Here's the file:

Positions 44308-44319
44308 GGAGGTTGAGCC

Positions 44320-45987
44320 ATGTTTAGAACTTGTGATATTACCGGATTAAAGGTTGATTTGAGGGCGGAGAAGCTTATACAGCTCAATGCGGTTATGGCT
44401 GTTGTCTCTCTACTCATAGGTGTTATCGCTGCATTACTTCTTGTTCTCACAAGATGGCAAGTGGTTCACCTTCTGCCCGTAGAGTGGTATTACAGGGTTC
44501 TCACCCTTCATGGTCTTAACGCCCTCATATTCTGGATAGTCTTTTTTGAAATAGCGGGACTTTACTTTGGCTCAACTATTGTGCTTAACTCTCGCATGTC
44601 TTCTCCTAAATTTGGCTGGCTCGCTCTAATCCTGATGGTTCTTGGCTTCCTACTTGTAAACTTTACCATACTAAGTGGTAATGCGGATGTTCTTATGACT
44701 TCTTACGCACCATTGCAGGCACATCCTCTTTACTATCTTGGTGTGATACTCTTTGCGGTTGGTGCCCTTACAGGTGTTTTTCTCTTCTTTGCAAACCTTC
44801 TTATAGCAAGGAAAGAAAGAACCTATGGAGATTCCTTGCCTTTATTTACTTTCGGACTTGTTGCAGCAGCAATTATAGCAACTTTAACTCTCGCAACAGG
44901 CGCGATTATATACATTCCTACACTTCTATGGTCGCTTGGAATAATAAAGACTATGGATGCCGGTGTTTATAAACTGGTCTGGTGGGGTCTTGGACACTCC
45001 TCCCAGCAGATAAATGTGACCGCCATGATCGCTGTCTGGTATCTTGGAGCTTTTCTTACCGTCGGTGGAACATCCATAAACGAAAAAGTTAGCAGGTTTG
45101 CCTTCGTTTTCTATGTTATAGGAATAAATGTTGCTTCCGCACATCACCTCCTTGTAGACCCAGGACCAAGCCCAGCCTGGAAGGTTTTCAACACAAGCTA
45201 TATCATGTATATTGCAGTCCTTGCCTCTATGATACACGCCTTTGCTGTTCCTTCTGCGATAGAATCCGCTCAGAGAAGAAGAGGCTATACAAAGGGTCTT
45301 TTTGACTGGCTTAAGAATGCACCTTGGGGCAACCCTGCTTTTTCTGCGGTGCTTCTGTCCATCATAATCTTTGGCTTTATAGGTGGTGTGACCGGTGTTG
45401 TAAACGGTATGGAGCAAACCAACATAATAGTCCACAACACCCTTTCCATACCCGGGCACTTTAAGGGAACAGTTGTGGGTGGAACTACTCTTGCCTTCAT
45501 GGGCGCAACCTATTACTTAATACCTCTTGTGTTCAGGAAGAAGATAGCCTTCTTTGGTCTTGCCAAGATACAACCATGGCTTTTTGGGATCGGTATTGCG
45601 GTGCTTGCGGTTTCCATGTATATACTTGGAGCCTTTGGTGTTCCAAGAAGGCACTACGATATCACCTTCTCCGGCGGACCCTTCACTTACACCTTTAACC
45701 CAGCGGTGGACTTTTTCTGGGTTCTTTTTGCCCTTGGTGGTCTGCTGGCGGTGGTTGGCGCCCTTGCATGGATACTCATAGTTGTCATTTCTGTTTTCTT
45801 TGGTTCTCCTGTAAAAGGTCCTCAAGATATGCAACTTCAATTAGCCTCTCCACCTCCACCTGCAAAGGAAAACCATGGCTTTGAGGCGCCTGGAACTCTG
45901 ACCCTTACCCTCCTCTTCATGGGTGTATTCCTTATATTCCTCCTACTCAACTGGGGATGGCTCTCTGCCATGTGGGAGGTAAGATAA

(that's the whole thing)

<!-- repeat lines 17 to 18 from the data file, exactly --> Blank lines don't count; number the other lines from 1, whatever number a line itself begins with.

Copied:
45601 GTGCTTGCGGTTTCCATGTATATACTTGGAGCCTTTGGTGTTCCAAGAAGGCACTACGATATCACCTTCTCCGGCGGACCCTTCACTTACACCTTTAACC
45701 CAGCGGTGGACTTTTTCTGGGTTCTTTTTGCCCTTGGTGGTCTGCTGGCGGTGGTTGGCGCCCTTGCATGGATACTCATAGTTGTCATTTCTGTTTTCTT